• Unsustainable Land Management Practices: Degradation of soils due to poor land management practices is a significant anthropogenic threat. Unsustainable practices affect soil ecosystem services across all soil uses and types – many specific to agricultural soil. Soil biota are involved in all major nutrient and biogeochemical cycles, including carbon, nitrogen, and phosphorus cycles, therefore influencing plants’ nutritional status, the flux of atmospheric gases, carbon sequestration, and water quality. 10,11,12 Proper biomass management is important for the survival of the biological community. In addition, poor biomass management can adversely affect soil structure, carbon, and water retention.
  • Climate and Environmental Change: Climate and environmental change significantly impact the soil processes, function, and loss, including the potential for carbon sequestration. Higher soil temperatures and soil moisture changes could lead to higher carbon and greenhouse gas release through soil organic-matter decay.13 Droughts caused by climate change would limit plant productivity and the resulting carbon inputs into the soil. Increases in erosion from wind and rain could also result. Changes in the distribution of invasive species potentially affect soil pH and structure, biotic diversity, moisture levels, water retention capacity, and nutrient cycling.14,15,16,17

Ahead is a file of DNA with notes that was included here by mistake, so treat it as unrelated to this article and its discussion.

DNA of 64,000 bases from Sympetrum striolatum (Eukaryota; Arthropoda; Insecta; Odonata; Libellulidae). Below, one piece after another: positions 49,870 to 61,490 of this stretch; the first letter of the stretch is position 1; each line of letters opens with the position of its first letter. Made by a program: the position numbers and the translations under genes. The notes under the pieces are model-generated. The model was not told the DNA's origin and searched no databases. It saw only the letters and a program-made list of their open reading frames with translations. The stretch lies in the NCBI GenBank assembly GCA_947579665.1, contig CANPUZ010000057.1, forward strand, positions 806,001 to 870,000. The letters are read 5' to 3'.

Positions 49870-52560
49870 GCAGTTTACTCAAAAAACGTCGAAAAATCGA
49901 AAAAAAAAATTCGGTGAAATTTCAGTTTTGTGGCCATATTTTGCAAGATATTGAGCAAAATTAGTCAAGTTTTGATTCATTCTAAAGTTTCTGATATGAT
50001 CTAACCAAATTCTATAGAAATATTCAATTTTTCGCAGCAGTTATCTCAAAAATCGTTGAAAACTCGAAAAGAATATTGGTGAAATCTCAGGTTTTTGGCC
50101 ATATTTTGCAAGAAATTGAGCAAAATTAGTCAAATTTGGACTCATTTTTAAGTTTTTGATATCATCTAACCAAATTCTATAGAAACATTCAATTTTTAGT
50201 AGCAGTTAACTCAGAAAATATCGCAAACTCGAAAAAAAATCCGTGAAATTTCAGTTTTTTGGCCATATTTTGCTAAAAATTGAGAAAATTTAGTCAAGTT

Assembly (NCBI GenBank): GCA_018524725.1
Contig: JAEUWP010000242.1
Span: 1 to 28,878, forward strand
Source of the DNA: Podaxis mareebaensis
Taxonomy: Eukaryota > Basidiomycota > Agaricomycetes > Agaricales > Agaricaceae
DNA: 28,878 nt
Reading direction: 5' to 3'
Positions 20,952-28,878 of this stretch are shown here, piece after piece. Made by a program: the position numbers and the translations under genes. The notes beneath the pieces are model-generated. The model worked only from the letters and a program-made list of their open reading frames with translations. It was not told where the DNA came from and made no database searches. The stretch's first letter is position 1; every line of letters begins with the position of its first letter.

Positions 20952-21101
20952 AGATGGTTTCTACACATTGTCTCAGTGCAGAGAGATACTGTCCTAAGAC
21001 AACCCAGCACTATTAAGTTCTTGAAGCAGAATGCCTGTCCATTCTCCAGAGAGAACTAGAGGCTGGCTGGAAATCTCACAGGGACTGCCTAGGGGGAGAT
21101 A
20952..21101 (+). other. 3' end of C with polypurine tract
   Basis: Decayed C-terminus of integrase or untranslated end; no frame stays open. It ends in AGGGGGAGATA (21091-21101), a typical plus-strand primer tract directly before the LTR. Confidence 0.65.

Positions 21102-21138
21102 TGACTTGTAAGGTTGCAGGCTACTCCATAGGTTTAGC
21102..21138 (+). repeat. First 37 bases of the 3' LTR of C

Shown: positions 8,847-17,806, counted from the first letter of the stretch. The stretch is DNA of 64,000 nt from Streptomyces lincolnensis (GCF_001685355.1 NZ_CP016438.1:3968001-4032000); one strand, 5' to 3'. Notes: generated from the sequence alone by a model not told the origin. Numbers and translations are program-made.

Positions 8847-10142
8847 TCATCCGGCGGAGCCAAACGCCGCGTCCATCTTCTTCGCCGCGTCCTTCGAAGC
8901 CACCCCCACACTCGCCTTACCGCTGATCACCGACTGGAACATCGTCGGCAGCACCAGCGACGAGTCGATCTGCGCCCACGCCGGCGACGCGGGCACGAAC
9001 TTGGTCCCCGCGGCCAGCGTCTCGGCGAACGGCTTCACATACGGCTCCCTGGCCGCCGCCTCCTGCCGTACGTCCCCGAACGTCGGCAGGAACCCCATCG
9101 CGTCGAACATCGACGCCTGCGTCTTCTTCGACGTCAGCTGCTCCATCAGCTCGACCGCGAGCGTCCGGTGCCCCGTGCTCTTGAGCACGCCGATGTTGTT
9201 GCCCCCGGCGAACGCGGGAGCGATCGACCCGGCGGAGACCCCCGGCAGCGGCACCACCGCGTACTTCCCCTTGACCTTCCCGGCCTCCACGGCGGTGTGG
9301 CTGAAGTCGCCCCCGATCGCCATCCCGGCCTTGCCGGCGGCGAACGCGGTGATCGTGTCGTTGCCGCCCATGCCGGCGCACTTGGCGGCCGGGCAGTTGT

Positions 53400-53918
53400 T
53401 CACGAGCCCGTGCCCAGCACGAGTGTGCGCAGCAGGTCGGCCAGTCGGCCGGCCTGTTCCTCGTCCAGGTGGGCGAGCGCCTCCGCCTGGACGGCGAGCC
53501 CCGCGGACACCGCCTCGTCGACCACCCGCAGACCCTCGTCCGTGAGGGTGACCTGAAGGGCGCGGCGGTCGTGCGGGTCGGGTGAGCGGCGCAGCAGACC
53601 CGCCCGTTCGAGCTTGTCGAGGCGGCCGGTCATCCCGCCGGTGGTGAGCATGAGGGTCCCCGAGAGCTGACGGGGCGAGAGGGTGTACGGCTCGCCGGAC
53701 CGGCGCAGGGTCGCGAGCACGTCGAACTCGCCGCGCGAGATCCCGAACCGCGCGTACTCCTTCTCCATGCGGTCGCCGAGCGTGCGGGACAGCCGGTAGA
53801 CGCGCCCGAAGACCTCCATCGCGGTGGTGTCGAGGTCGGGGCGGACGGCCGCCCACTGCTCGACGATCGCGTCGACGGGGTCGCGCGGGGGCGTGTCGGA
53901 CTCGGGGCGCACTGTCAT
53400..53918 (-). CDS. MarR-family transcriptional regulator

What were the opportunities identified to address these threats and challenges? As you would expect – Research, Technology, Land Management, and Social Science. It is an excellent time to bring biostimulants to the forefront of this discussion. You can read the whole report here: https://obamawhitehouse.archives.gov/sites/default/files/microsites/ostp/ssiwg_framework_december_2016.pdf

References +

(1) USDA Natural Resources Conservation Service (2003). Fact Sheet: What on Earth Is Soil? Retrieved from https://www.nrcs.usda.gov/Internet/FSE_DOCUMENTS/nrcs144p2_002430.pdf

(2) R. Lal and B.A. Stewart (1992). Advances in soil science: soil restoration. Vol. 17.

(3) USDA Natural Resources Conservation Service (2012). National Resources Inventory: 2012 Summary Report.

(4) F.G.A. Verheijen, R.J.A. Jones, R.J. Rickson, C.J. Smith (2009). Tolerable versus actual soil erosion rates in Europe. Earth-Science Reviews, 94, pp 23—38.

(5) United Nations Food and Agriculture Organization (2015). Status of the World’s Soil Resources. Retrieved from http://www.fao.org/3/a-i5199e.pdf.